• As I mentioned, I am not as enthusiastic with recommending this as I was in TFG, but I don't think this is a bad book at all. It is overall a good one, with flaws here and there, that can actually be worth your time.
Wintergirls by Laurie Halse Anderson
  • There are so many novels (especially YA adult ones) that use the same topic again and again. For me, when I read a book talking about sensitive topics like this one, I judge it mainly on how it gets to me. If it makes me feel disturbed, awkward, bothered, etc, then for me, it is a good novel. I mean, I can only talk about some book based on technical successes or flaws, but when a story actually makes me think and feel, then that is what I call a genuinely good book. With this one, that's exactly what it did to me. From the details, narratives, to the dialogues.. everything, was very well-written with simplistic style that was so easy to grasp and understand. I was hooked right from the beginning until the end. The main character though, was probably the main reason why I kept reading. She was so realistic, as was the vivid details and descriptions of the situations she was facing. As I was reading, I found myself feeling very emotional. Not gonna lie, movies make me cry more often than books, but this one almost did it for me. The only reason why I was able to stop was because I was reading this in public. To cut this review short, I can definitely say that this is one of the books that touched me deeply, and will touch others as well. Wintergirls is an extremely important novel talking about an important issue that I highly recommend. Though this is targeted mainly for teens, I recommend it to everybody no matter what the age.
Fighting Ruben Wolfe by Marcus Zusak
  • Having finished this one, I can finally say I have read every single novel Marcus Zusak has written. Because of that, I can honestly say now that he is definitely one of my favorite authors today. To me, his novels are about real situations. And one of his biggest strenghts is digging into human nature through very realistic, relate-able, and complex characters. His writing also, is of course, something not to be ignored. His prose is addictive, and his words are simple yet deep. The insights are far from preachy, yet are the ones that are really thought-provoking and compelling. Fighting Ruben Wolfe has all of these elements, and as expected, left me wanting more.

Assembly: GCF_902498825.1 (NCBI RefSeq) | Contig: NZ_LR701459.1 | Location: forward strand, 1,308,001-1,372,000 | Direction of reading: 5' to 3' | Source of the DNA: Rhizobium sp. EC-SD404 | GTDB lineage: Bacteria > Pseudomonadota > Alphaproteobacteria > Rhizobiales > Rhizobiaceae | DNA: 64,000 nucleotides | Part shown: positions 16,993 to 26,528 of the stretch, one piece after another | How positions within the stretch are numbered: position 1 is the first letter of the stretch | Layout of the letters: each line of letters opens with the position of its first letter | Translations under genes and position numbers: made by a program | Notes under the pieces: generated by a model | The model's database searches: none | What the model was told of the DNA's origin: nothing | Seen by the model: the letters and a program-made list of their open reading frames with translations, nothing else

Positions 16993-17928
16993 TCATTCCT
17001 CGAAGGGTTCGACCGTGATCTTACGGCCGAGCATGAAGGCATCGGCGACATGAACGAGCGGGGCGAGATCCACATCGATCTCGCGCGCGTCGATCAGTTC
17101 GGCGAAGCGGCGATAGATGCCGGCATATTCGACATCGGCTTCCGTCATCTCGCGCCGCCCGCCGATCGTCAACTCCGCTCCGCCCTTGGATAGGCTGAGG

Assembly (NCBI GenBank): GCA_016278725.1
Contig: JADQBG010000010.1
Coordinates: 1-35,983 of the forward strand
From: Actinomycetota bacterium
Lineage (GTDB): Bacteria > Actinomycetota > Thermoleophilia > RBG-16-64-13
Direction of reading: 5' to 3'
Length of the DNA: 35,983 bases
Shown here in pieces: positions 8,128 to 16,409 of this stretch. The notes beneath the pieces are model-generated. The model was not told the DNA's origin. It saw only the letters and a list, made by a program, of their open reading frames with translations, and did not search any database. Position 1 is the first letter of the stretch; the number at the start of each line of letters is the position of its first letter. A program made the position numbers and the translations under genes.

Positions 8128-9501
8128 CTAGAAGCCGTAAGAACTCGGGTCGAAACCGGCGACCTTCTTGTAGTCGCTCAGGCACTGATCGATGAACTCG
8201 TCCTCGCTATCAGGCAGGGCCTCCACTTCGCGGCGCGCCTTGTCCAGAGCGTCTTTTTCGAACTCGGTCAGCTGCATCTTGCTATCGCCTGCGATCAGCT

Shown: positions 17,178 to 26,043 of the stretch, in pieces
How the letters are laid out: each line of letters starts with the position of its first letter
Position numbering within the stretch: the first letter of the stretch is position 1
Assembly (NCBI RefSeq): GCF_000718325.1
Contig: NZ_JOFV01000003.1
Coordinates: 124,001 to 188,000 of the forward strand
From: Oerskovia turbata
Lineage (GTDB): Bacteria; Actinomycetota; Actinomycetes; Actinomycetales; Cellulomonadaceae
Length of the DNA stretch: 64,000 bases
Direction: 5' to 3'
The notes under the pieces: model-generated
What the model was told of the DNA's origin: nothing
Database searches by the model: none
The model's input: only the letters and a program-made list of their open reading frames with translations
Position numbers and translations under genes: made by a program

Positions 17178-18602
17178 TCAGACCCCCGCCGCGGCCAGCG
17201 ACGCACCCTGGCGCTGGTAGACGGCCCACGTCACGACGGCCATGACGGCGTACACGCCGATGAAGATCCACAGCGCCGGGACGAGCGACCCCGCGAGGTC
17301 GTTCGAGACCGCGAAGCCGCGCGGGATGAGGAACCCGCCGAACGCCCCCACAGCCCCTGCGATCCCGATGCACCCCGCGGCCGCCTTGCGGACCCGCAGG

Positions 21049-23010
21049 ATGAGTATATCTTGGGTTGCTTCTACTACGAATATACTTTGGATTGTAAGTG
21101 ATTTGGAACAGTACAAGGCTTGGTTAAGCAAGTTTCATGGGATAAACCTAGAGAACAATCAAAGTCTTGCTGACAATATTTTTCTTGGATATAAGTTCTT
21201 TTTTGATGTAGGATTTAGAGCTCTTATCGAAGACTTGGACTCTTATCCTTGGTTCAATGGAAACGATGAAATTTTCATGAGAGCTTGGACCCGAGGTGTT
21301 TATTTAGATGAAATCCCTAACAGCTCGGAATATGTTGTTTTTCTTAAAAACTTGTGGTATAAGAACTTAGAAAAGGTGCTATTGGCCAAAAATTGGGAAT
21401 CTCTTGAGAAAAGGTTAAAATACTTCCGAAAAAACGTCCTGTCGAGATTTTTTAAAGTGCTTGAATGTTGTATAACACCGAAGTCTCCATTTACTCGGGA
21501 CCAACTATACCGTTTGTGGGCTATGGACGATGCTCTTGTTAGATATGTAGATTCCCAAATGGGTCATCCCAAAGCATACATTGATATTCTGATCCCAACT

• I recommend this, most definitely, and everything else Zusak has written.
Along for the Ride by Sarah Dessen
  • I remember reading a lot of Sarah Dessen's work when I was younger. Probably around 13-15ish. Having said this, I recommend this book mostly to YA readers. Good (and cute) story, likable and lovable characters, and all backed up with Dessen's ability to entertain.

Quick Reviews # 3

Wednesday, February 10, 2010

For quick reviews, I simply give my general view and opinion on the books included. If you are interested on reading more about the plot of these novels, simply click on the titles and it will lead you to a website (Amazon.com, usually) and the synopsis can be found there.

When My Name was Keoko by Linda Sue Park
  • This book is highly recommended simply because it is a good story, and is beautifully told. Despite the two narrations by the two main characters and the heavy topics covered, this is a simple book that is easy to grasp and understand.
  • I thought it was also quite refreshing to read a book that covers a difficult time of discrimination and unfairness, yet be delivered in such a way that it is about hope and not about revenge. Again, as I have already said, this is a highly recommended book.
  • It's kind of awesome to have most of the books in this 3rd quick review to be ones that I can recommend to others! This one is definitely not an exception, because I really, really liked this book. It paints such an honest picture of a woman suffering from one of the most misunderstood psychological disorders. But mostly, this is about the woman's children, suffering from what their mother has, through abusive ways and difficult situations.
  • It is written in such a believable way, that at times it really was hard to continue reading, because some of the situations were just simply sickening. I was really able to feel for these children, and for the mother as well. The author's way of writing is just engrossing. It was amazing how she was able to write so well about such a sensitive topic like this. And yes, I literally could not put the book down. It kept me up at night, because I didn't want to stop reading it. I dislike saying that because it's so cliche, but for this book, it holds true to its meaning. Also, long after finishing this, it still stuck to me; the characters, the events, the writing, everything. So yes, again, highly recommended to both teens and adults.